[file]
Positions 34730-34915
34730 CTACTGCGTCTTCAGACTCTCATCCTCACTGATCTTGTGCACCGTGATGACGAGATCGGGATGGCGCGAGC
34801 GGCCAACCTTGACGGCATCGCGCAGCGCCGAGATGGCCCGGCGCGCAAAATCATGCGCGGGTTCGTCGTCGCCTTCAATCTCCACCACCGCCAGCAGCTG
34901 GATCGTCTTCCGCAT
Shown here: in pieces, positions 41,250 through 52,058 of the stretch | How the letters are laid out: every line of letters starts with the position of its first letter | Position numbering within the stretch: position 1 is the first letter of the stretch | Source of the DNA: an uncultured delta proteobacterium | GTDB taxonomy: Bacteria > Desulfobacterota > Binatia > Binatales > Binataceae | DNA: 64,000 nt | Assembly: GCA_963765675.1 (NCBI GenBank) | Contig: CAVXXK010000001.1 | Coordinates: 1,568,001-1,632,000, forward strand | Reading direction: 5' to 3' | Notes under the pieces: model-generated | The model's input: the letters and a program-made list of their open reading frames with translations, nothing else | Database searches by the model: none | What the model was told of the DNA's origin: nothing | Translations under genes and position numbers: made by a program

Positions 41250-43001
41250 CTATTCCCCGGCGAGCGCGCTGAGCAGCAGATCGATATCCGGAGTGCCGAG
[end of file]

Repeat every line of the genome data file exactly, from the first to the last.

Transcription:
Positions 34730-34915
34730 CTACTGCGTCTTCAGACTCTCATCCTCACTGATCTTGTGCACCGTGATGACGAGATCGGGATGGCGCGAGC
34801 GGCCAACCTTGACGGCATCGCGCAGCGCCGAGATGGCCCGGCGCGCAAAATCATGCGCGGGTTCGTCGTCGCCTTCAATCTCCACCACCGCCAGCAGCTG
34901 GATCGTCTTCCGCAT
Shown here: in pieces, positions 41,250 through 52,058 of the stretch | How the letters are laid out: every line of letters starts with the position of its first letter | Position numbering within the stretch: position 1 is the first letter of the stretch | Source of the DNA: an uncultured delta proteobacterium | GTDB taxonomy: Bacteria > Desulfobacterota > Binatia > Binatales > Binataceae | DNA: 64,000 nt | Assembly: GCA_963765675.1 (NCBI GenBank) | Contig: CAVXXK010000001.1 | Coordinates: 1,568,001-1,632,000, forward strand | Reading direction: 5' to 3' | Notes under the pieces: model-generated | The model's input: the letters and a program-made list of their open reading frames with translations, nothing else | Database searches by the model: none | What the model was told of the DNA's origin: nothing | Translations under genes and position numbers: made by a program

Positions 41250-43001
41250 CTATTCCCCGGCGAGCGCGCTGAGCAGCAGATCGATATCCGGAGTGCCGAG